Click "Start SIMPLEX iteration":


Leave the "Auto restart" box checked. Then EasyReg will automatically restart the simplex iteration from the last solution until the log-likelihood and/or the parameters do not change anymore. The option "Batch mode" is only useful if your data set is very large, so that you have to run this module overnight. Thus, click "Start":


We are done with the first stage. Thus, click "Done".


These are the start values for the second and final step. You can no longer change the parameter bounds and start values. Thus, click "Restart SIMPLEX iteration" and then "Start".


You may restart the iteration, but it is unlikely that you will get a further improvement. Thus, click "Done":


Click "Continue" to make the scores of the loglikelihood function and the asymptotic variance matrix of the ML estimates. Then the "What to do next?" module will be activated.


In this window I have clicked the "Option" button, which opens the options menu. The only option I will demonstrate is the option to plot the baseline hazard:


Output for the Weibull baseline hazard case

Selected variables:

AGE (DAYS/1000)
SENT (DAYS/1000)

First available observation: t = 1 
Last available observation: t = 1985 
Number of missing variables in between:  1
= chosen


Censoring dummy variable:
C = DUMMY RIGHT-CENSORING (1=>censored, 0=>not)

X(1) = MALE
X(2) = BLACK
X(4) = AGE (DAYS/1000)
X(5) = SENT (DAYS/1000)

Effective sample size (n) = 1984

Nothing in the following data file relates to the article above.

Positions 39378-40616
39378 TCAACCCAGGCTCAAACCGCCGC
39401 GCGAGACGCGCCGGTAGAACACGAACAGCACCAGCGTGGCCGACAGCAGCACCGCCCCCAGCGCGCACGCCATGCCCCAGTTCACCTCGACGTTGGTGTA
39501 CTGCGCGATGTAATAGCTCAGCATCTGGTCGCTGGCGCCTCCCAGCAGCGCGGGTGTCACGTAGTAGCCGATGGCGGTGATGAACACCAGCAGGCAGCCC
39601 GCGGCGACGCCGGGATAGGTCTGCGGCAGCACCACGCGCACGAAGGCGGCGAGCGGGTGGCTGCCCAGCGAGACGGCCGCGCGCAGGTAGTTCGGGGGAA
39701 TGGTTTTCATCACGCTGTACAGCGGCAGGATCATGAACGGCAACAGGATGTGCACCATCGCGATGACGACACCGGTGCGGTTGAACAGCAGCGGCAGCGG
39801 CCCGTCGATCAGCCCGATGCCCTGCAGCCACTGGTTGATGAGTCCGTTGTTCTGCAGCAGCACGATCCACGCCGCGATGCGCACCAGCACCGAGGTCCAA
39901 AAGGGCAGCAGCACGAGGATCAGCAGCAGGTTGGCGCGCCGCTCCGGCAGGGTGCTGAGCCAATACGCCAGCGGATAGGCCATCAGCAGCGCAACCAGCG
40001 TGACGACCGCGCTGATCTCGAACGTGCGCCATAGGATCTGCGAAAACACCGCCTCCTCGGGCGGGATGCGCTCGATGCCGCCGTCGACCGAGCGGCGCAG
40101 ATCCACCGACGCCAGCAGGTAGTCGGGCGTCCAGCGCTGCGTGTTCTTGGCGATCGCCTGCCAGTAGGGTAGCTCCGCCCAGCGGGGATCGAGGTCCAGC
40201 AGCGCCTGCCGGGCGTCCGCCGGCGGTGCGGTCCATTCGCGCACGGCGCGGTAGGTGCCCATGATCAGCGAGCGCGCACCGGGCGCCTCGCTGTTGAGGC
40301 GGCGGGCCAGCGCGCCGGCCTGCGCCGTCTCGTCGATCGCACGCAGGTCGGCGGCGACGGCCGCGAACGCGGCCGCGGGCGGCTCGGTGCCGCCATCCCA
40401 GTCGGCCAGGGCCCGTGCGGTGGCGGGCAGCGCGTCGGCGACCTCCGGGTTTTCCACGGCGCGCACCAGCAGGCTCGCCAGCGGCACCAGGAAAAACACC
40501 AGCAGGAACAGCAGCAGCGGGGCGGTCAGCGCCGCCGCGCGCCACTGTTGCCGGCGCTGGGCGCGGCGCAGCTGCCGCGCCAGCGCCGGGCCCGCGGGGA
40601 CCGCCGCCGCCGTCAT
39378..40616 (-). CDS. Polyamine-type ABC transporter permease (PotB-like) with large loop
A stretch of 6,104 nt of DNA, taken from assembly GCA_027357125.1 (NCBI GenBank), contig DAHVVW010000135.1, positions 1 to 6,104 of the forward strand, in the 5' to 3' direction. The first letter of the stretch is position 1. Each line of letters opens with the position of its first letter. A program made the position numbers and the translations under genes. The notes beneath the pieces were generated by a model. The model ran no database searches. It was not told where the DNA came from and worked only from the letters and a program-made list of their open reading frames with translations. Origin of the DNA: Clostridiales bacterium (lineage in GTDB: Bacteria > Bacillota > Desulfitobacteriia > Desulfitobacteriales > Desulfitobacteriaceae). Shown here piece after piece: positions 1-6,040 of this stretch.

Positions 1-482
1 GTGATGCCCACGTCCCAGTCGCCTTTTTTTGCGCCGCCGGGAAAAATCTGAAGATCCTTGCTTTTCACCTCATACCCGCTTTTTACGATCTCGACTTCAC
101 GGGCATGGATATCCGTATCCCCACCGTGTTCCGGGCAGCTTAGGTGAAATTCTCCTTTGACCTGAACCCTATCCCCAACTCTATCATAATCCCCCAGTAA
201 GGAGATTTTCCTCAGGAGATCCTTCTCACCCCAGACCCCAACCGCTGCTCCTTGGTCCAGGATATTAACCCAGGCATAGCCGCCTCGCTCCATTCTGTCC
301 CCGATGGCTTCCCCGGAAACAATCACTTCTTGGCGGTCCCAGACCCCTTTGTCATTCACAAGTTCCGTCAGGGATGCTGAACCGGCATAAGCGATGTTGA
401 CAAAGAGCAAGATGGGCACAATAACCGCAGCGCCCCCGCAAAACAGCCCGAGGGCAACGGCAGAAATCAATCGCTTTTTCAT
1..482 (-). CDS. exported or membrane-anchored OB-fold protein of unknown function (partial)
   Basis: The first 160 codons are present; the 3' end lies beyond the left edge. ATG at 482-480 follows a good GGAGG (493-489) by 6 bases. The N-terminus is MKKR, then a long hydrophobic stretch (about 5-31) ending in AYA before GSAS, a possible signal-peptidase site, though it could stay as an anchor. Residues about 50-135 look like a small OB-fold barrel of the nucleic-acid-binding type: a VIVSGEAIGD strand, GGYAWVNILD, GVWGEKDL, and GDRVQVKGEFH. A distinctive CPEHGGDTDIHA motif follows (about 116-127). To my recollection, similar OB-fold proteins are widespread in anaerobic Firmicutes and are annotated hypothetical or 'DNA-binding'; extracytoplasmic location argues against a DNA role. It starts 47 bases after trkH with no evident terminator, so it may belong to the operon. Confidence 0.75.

Hazard function option: 
Weibull baseline hazard

The log-likelihood function has been maximized using the simplex method
of Nelder and Mead. The algorithm involved is a Visual Basic translation
of the Fortran algorithm involved in:
W.H.Press, B.P.Flannery, S.A.Teukolsky and W.T.Vetterling, 'Numerical
Recipes', Cambridge University Press, 1986, pp. 292-293

Estimation results:
Parameters ML estimate t-value p-value Covariates
beta(1)       0.215900   2.604 0.00922 MALE
beta(2)       0.050520   0.836 0.40325 BLACK
beta(3)      -0.431479  -4.767 0.00000 RELEASE
beta(4)      -0.087980  -7.882 0.00000 AGE (DAYS/1000)
beta(5)      -0.106984  -3.127 0.00177 SENT (DAYS/1000)
alpha(1)      1.657058   6.037 0.00000
alpha(2)      0.722742  25.168 0.00000

The two-sided p-values are based on the normal approximation

Log-likelihood:            -1663.377020
Number of parameters:      7
Effective sample size (n): 1984
Information criteria:      
     Akaike:               1.683848
     Hannan-Quinn:         1.691096
     Schwarz:              1.703581


Although this is only a demonstration of how to use the module under review, some interesting but tentative conclusions can be drawn from these results. First, race does not have a significant effect on recidivism. Both covariates AGE (DAYS/1000) and SENT (DAYS/1000) have significant negative coefficients, which implies that the survival function of recidivism time T = MISDEMEANOR RECIDIVISM (DAYS/1000)

P[ T > t | X ] = exp( -exp(b'X)L(t | a ) ) = S(t | a, b'X ),

is increasing in the components AGE (DAYS/1000) and SENT (DAYS/1000) of X. This means that recidivism is negatively related to age and sentence time. Similarly, males have a higher risk of recidivism than females, and the ex-convicts released on probabition or parole have a higher risk of recidivism. The latter seems counter-intuitive, but this may be due to the fact that parole violations are classified as misdemeanor offences.

Moreover, the hazard of recidivism is decreasing over time. This means that conditional on the covariates and the event that at time t the ex-convict has not yet been arrested, the probability that he/she will be arrested in a short (fixed-length) period [t , t + d) thereafter decreases over time t.

This is the end of the guided tour on right-censored proportional hazard models